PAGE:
of the shapes, which ought to be enclosed, through their
orientation.

The building blocks are shown (each in GV)
in Fig 3.a, for D as implemented in the DICONEX algorithm;
in Fig 3.b, for D as implemented in VESTA (without internal vector paths);
in Fig 3.c, for D as implemented in VESTA with vector paths;
in Fig 3.d, for D as implemented in the STEVE algorithm (without internal
vector paths);
in Fig 3.e, for D as exploded view for positive orientation
(, i.e., the range vector points into positive -, -, -,
or -direction, respectively) with the vector paths as implemented
in Table I (cf., the Appendix);
in Fig 3.f, for D as exploded view for negative orientation
(, i.e., the range vector points into negative -, -, -,
or -direction, respectively) with the vector paths as implemented
in Table I (cf., the Appendix).
Note that in Fig.s 3.e and 3.f, the tiny black arrows mark vector pairs,
which belong together.

## Iii The Volume Extraction Framework

Eventually, the properly connected sets of building blocks, which have been introduced in the previous subsection, form the protomeshes that will be processed further. For the D and D processing, we would like to refer the reader to Ref.s BRS09 and BRS12 , (i.e., the detailed descriptions of DICONEX and VESTA, respectively). In this section, however, we shall describe – among many other things – how STEVE processes the identified initial boundary volumes that are embedded in D spaces.

### iii.1 Indexing Scheme and Vector Paths

It is sufficient (particularly here, in D) to discuss all transitions from
active to inactive toxels within a -neighborhood (or
D-cell), because here we deal only with homogeneous, tesseract-like
D grids.
Such an approach has the clear advantage that we can label each relevant
D point of the D-cell with an unique index.

In Fig. 4, we show the notations, i.e., identities (IDs), which we
have chosen for a given D-cell, in NV.
In Fig. 4.a, all sixteen toxel site IDs are shown.
No.s through represent the “past,” whereas no.s through
represent the “future,” while using – without loss of generality –
time as the fourth dimension.
In Fig. 4.b, all thirty-two potential boundary cube centers (i.e., final
manifold support points for a single D-cell) are indicated.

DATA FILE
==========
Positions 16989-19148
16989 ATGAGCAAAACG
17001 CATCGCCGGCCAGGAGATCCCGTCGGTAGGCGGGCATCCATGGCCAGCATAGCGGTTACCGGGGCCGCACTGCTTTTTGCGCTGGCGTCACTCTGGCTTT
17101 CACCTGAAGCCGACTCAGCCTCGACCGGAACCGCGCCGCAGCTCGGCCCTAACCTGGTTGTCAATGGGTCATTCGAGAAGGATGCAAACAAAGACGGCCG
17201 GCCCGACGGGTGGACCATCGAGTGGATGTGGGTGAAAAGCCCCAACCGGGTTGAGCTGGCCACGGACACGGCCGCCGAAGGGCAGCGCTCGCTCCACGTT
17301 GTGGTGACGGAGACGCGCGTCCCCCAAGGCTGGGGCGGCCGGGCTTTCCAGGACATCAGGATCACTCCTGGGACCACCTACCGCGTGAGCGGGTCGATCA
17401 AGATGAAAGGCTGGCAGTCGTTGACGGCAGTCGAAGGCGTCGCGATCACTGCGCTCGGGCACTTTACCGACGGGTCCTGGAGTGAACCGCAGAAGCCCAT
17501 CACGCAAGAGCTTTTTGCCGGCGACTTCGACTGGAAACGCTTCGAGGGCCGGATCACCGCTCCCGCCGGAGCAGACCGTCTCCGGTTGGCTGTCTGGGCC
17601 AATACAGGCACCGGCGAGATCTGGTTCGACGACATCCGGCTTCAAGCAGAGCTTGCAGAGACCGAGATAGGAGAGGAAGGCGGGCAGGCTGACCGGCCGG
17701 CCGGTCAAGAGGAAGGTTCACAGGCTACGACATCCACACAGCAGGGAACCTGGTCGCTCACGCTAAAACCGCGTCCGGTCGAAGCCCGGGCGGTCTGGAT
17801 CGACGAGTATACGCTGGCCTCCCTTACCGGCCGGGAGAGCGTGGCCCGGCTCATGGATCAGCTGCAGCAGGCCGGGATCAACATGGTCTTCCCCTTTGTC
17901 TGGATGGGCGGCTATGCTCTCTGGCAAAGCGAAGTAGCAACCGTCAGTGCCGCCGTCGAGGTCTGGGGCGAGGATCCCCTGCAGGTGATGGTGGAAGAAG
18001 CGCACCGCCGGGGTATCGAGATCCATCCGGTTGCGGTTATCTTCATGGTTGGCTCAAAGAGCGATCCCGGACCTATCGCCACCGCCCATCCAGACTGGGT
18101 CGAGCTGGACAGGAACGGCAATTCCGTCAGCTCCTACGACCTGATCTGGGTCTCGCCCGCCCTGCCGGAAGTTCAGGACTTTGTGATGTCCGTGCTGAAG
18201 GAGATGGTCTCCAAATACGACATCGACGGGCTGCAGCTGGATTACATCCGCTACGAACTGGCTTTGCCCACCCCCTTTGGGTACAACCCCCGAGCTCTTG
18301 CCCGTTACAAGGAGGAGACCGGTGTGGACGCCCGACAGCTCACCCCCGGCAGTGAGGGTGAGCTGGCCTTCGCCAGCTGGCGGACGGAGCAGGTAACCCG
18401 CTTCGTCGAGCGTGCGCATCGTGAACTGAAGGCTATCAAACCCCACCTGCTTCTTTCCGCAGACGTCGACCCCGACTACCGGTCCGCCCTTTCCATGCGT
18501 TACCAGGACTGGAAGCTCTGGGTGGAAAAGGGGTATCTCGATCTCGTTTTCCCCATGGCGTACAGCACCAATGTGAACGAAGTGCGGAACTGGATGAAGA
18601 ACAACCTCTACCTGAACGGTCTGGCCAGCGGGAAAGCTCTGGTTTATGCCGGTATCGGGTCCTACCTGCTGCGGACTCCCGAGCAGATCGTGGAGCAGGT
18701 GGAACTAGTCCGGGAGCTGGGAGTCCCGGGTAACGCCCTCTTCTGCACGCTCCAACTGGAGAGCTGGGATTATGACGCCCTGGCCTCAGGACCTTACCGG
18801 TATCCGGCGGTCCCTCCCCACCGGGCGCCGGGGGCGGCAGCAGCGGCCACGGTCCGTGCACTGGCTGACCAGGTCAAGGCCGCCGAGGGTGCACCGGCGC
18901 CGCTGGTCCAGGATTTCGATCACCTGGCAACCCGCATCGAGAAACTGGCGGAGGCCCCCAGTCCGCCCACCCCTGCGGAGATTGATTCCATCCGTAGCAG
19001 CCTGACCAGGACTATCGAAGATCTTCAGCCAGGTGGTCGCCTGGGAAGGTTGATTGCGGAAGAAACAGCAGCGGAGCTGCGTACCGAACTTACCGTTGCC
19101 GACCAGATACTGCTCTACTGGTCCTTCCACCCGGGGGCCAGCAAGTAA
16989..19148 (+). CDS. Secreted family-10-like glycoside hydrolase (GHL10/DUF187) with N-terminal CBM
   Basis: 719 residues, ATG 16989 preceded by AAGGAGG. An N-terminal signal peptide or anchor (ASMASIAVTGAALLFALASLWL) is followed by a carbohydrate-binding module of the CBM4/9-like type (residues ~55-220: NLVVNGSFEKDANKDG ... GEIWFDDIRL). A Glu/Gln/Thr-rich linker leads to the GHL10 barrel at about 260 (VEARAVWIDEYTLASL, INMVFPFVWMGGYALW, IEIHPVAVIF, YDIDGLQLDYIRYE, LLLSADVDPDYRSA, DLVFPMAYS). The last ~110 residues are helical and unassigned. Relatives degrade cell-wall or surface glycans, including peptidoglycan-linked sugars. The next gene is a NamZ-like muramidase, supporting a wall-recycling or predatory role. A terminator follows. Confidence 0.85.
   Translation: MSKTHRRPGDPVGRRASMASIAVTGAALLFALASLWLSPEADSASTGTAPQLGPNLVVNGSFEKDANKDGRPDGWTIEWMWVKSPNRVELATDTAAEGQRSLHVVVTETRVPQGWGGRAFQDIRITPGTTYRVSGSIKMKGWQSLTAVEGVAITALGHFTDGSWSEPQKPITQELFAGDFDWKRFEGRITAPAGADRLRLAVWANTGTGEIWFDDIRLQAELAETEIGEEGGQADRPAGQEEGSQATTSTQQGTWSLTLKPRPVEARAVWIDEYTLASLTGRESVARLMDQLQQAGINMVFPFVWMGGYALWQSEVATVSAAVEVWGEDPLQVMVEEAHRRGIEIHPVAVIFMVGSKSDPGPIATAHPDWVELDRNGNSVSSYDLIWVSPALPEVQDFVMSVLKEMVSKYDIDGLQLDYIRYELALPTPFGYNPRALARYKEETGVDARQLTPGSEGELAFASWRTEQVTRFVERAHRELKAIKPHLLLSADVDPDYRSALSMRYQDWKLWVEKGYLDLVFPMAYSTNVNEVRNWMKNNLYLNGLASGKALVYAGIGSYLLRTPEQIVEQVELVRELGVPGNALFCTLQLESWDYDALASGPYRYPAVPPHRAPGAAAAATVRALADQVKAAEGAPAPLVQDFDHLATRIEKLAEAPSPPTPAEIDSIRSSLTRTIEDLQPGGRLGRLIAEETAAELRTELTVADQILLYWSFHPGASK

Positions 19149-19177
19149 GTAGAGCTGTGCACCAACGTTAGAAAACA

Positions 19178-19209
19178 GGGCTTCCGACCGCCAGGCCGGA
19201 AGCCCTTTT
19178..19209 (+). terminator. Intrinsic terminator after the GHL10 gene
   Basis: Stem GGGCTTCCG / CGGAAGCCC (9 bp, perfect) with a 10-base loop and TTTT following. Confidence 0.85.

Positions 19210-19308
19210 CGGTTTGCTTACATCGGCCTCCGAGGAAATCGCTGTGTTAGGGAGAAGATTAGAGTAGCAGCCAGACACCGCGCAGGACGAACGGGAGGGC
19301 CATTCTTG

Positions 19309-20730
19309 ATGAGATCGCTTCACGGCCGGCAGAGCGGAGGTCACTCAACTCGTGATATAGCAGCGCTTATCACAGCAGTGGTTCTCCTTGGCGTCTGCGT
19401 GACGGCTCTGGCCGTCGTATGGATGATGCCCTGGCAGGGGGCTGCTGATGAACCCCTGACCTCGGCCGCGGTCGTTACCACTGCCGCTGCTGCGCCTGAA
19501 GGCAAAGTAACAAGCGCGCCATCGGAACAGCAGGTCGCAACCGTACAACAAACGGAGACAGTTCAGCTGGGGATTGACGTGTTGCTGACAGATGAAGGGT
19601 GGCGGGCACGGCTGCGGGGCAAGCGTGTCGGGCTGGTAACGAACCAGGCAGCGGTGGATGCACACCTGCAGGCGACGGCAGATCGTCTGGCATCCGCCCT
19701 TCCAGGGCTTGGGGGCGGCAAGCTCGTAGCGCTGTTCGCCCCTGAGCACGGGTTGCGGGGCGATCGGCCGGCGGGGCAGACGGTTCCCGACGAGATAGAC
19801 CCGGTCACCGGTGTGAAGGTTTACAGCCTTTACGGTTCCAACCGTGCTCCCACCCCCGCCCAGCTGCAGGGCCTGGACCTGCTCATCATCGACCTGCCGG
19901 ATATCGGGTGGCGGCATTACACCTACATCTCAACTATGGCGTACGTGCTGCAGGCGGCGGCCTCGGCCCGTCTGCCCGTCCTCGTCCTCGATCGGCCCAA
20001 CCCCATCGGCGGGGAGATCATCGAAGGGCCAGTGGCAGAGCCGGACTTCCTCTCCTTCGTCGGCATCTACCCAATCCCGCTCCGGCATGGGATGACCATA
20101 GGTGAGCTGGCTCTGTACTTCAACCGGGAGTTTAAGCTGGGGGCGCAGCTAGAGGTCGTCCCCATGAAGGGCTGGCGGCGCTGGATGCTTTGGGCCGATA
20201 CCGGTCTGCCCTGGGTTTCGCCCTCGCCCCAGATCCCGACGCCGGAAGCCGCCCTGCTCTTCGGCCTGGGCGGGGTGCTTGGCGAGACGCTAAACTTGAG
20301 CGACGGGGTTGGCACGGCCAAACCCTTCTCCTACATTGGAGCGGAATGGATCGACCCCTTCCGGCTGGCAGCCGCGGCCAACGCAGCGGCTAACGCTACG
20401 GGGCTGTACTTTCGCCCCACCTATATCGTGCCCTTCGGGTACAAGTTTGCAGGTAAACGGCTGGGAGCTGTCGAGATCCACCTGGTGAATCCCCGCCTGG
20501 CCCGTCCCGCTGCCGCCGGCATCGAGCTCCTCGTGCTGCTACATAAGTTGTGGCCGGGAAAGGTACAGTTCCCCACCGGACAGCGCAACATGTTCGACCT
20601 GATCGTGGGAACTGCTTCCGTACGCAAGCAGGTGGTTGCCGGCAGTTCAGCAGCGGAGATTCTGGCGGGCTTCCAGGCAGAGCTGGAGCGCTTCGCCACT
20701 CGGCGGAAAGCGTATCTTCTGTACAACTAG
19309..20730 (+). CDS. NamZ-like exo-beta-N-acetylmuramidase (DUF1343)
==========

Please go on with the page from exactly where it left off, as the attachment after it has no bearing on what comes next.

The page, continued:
And finally, in Fig. 4.c, the all twenty-four connectivity points (i.e.,
potential points of ambiguity) for neighboring boundary cubes are shown.
As an example, Fig. 4.d, shows for toxel no. four range vectors
(with positive (i.e., ) orientations each in the -,
-, -, and -directions), superimposed with their
corresponding boundary cube centers.
Note that the central cubes in Fig.s 4.b–d represent the “present.”

As Fig. 4.d already suggests, each of the sixteen toxels may contribute
within the -cell with exactly four boundary volume octants (i.e.,
an eights of a full boundary volume).
Furthermore, each boundary volume octant is represented within STEVE
by a triplet of vector pairs, which each connects a connectivity point
through the corresponding boundary cube center to another connectivity
point (cf., Fig.s 3.e and 3.f).
In total, one has different possible vector paths
within a given toxel neighborhood.
The indexing scheme as shown in Fig. 4 and the table of the
vector paths (cf., Table I, in the Appendix) form two
of the three main ingredients that STEVE uses for the purpose of
iso-hypersurface construction.

The third main ingredient for STEVE is a connectivity diagram
(cf., Fig. 13.c) that helps to resolve topological ambiguities,
when connectivity points will become points of ambiguity.
The latter will be discussed in subsection III.G.

### iii.2 Generation of a single Tetrahedron

In this subsection, we shall demonstrate the extraction of an
iso-hypersurface for a single toxel (cf., Fig. 1.c).

In D, a single pixel is represented within a -neighborhood by
a quarter of its (quadratic) area.
In D, a single voxel is represented within a -neighborhood
by an eights of its (cubic) volume.
Analogously in D, a single toxel is represented within a
-neighborhood by a sixteenth of its
(-cubic) space-time (if we choose three spatial and one temporal
dimensions).
Hence, we need sixteen different -cells for the proper construction
of the complete hypersurface of a single toxel.
In order to demonstrate how STEVE uses the previously introduced
indexing scheme (cf., Fig. 4) in combination with the
vector path table (cf., Table I, in the Appendix),
we shall process here a single sixteenth of a toxel.

As an example, we shall consider within a -cell the four boundary cubes
for the single toxel at site ID no. (cf., Fig. 5.a).